Religious services were held on several Sundays. Rev. Daniel Eddy, chaplain of the Second Connecticut Regiment, was a prisoner; and he obtained permission to go from room to room to hold services occasionally. He preached very acceptably.

The windows of the factory were usually opened for air. The guard was upon the street below and in the yard at the rear. It was forbidden to hang articles out of the window or to put hand or head out on penalty of being shot by the guard, who appeared to be quite willing to prove their vigilance. Occasionally a gun would be fired without any discoverable cause, and several times with fatal effect.

By the middle of September I suppose there were three thousand Union prisoners held in Richmond, in the tobacco factories which have since become known as Libby Prison. The care of these prisoners had become a heavy tax on the Richmond authorities. Much discussion had been held as to their disposal; and arrangements were made about this time to distribute the prisoners in different states. It was determined that five hundred each should be sent to New Orleans, Charleston, Tuscaloosa and Macon.

The first batch of two hundred and fifty were despatched under Wirtz, for New Orleans, September 21. The men were taken from the third floor of the Mallory factory, Prison No. 1, and a similar lot followed a few days later. It was my fortune, with that of my immediate companions, to be sent in the first detachment. It was not a cheerful outlook, that of going fifteen hundred miles farther from the Union lines. The prospect of release receded as the square of the distance. But we were stoical and had a heart for any fate. A few of the sick preferred to take the risk of travel to being separated from their companions. Our young lover was one of these. Racked by fierce fever, he held by his men, and was helped along to the railway station where we were to embark. By some intuition his sweetheart was on the watch, a mute spectator of his suffering. Just as we boarded the box-cars in waiting, there was, by the connivance of the guard, a hurried clasp of hands, a smothered moan, — and the fainting girl fell back into the crowd. It was their last meeting on earth.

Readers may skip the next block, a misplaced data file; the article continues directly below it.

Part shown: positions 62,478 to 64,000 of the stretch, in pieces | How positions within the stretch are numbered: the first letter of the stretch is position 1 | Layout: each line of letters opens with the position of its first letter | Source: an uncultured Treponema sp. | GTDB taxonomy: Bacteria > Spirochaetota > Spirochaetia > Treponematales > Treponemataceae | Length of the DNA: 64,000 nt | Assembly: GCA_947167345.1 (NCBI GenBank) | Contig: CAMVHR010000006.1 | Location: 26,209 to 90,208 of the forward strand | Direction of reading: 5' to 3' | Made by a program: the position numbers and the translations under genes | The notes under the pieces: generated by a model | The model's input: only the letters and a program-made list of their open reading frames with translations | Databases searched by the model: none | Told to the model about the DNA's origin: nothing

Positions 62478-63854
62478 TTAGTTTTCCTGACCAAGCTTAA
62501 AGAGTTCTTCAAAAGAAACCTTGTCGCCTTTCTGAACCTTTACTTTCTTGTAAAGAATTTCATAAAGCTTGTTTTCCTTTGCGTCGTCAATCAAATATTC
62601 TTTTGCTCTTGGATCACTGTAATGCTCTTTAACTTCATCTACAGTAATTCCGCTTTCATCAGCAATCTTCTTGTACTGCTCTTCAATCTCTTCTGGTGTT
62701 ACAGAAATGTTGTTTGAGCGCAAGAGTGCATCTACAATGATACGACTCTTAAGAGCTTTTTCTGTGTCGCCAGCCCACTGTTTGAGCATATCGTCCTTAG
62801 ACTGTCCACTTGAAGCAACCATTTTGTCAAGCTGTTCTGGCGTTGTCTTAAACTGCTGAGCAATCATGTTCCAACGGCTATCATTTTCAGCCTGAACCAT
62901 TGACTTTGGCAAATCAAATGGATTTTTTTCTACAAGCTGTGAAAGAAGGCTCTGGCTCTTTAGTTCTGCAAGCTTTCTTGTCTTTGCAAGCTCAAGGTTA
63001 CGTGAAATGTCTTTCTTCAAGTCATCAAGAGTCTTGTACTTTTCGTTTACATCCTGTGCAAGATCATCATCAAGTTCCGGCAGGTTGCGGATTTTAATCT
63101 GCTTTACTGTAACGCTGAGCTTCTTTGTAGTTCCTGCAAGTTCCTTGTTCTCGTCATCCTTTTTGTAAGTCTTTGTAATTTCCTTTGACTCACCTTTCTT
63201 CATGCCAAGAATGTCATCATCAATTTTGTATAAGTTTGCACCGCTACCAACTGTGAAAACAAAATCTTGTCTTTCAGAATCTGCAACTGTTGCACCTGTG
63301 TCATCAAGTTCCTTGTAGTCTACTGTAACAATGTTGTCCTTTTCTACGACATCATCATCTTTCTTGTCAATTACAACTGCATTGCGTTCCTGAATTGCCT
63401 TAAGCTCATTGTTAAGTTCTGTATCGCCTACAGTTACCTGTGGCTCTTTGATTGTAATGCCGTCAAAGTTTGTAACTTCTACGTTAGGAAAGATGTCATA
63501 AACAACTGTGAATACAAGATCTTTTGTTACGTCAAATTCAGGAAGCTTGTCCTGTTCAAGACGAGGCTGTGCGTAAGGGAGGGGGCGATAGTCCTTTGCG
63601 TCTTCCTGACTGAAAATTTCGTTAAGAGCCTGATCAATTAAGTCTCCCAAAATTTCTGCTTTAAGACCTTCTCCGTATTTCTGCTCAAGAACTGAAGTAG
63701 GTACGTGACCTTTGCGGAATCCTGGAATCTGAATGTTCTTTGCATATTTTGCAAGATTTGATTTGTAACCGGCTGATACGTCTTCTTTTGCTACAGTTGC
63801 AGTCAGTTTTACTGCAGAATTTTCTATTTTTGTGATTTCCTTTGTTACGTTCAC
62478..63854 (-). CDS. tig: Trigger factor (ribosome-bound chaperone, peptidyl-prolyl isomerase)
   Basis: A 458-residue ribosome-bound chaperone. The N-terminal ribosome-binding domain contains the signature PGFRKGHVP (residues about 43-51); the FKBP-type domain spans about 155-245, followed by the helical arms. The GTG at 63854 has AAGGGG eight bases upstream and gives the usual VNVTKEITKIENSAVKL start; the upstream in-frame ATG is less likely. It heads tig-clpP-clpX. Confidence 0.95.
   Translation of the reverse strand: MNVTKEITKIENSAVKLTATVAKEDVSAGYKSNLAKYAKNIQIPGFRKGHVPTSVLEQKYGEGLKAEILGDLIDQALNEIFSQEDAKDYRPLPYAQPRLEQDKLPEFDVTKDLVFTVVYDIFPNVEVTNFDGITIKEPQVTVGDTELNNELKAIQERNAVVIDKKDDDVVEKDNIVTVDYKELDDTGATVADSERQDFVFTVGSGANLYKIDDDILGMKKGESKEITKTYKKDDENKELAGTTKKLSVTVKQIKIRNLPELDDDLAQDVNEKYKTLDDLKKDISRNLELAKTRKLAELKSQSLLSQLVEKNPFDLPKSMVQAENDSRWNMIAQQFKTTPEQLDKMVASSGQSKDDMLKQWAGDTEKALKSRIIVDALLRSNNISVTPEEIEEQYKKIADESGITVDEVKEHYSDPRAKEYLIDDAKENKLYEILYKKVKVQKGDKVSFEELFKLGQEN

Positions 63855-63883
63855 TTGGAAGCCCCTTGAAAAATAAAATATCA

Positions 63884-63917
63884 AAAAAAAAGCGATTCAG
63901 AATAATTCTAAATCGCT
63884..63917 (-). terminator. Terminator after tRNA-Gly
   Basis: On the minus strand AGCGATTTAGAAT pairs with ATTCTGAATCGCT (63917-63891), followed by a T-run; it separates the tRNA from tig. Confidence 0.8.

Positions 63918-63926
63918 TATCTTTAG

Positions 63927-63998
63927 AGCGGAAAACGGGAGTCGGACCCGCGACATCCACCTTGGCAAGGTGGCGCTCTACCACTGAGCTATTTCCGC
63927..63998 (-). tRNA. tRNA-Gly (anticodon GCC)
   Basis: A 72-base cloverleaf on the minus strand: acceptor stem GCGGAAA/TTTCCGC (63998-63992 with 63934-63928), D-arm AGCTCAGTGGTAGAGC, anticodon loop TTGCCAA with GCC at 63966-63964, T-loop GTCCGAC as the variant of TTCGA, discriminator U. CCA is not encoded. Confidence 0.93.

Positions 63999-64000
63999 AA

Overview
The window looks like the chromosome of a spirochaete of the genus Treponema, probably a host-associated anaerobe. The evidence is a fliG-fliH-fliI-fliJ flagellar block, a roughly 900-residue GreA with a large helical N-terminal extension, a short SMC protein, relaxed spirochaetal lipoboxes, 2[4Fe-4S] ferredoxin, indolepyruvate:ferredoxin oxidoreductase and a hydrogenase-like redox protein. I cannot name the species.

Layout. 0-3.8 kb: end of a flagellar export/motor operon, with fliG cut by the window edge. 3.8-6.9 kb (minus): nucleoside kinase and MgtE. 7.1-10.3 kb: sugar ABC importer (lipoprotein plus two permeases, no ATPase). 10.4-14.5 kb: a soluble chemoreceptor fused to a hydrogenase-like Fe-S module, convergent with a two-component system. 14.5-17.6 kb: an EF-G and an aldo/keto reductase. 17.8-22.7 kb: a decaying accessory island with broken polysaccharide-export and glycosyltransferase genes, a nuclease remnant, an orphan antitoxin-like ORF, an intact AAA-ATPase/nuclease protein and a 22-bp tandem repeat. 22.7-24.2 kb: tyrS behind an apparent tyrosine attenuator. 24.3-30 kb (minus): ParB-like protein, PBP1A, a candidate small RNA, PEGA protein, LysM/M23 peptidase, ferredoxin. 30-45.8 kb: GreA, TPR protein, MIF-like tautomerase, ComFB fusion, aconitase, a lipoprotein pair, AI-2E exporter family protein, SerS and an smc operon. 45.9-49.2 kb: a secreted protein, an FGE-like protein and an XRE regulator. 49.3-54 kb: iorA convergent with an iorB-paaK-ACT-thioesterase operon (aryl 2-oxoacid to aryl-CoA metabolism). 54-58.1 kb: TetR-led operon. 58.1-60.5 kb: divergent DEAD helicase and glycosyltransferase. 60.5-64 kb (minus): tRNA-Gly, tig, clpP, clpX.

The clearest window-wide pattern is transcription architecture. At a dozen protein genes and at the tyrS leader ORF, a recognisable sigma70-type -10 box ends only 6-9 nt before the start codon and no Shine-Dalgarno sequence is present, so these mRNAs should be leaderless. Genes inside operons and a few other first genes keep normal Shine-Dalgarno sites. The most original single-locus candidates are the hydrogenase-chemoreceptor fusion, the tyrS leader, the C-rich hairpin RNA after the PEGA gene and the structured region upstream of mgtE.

It was not a holiday excursion, this trip to New Orleans under Wirtz. It seemed for all the world like an old-time slave gang, as I had heard of such. Two or three men escaped on the way, but they were recaptured. On the steamer going down the Alabama River a plan was talked over of seizing the steamer when near Mobile, and running past the batteries to the blockading squadron; but nothing came of it. A troop of fresh soldiers was taken on before we reached Mobile, and had the plan been matured this would have defeated it. We were of course objects of great curiosity in the various towns through which we passed, and were well advertised, to fire the southern heart. I think it was at Atlanta that, at two o’clock in the morning, we found an enthusiastic crowd of men and women, whose derisive cheers beguiled the tedium of our journey. At Jackson, Miss., we experienced the only Christian sympathy which fell to us on the route; the sick were sought out and helped, and many words of cheer came from the crowd of citizens. Wirtz delivered us to the provost marshal of New Orleans, General Palfrey, about September 25, and he escorted us with a strong guard to the Parish Prison in Congo Square. General Palfrey was of the well-known Massachusetts family; and he and I had met at the same table in the summer of 1860. He was one of the city guests at the Fourth of July dinner given by the city of Boston in Faneuil Hall, and a good-natured councilman had given me a ticket to the same banquet. George Sumner, brother of Charles Sumner, had delivered the oration, and he had been quite plain-spoken regarding our southern brethren. In the after-dinner speaking, General Palfrey responded to a toast, and took occasion to repel some of Mr. Sumner’s words. It occasioned quite a little breeze at the dinner, and was typical of the strained relations impending between the two sections. I reminded General Palfrey of the incident after some weeks had passed in the prison, and he seemed to enjoy the reminder. Some years later he was lost on the Evening Star, which foundered on the passage from New York to New Orleans.

One half of the Parish Prison was emptied of criminals and made to hold five hundred Union soldiers. The floor space of the cells was entirely covered by sleeping men. For about half of the twenty-four hours, we had the liberty of the yard, which had a tank of running water in one corner. The feeding of the men, we understood, was let out by contract to the sheriff. A criminal under life sentence had charge of the cook house; and other criminals had charge of the grated entrance door.

[remainder of article, detailing life in New Orleans and Salisbury prisons, was not transcribed.]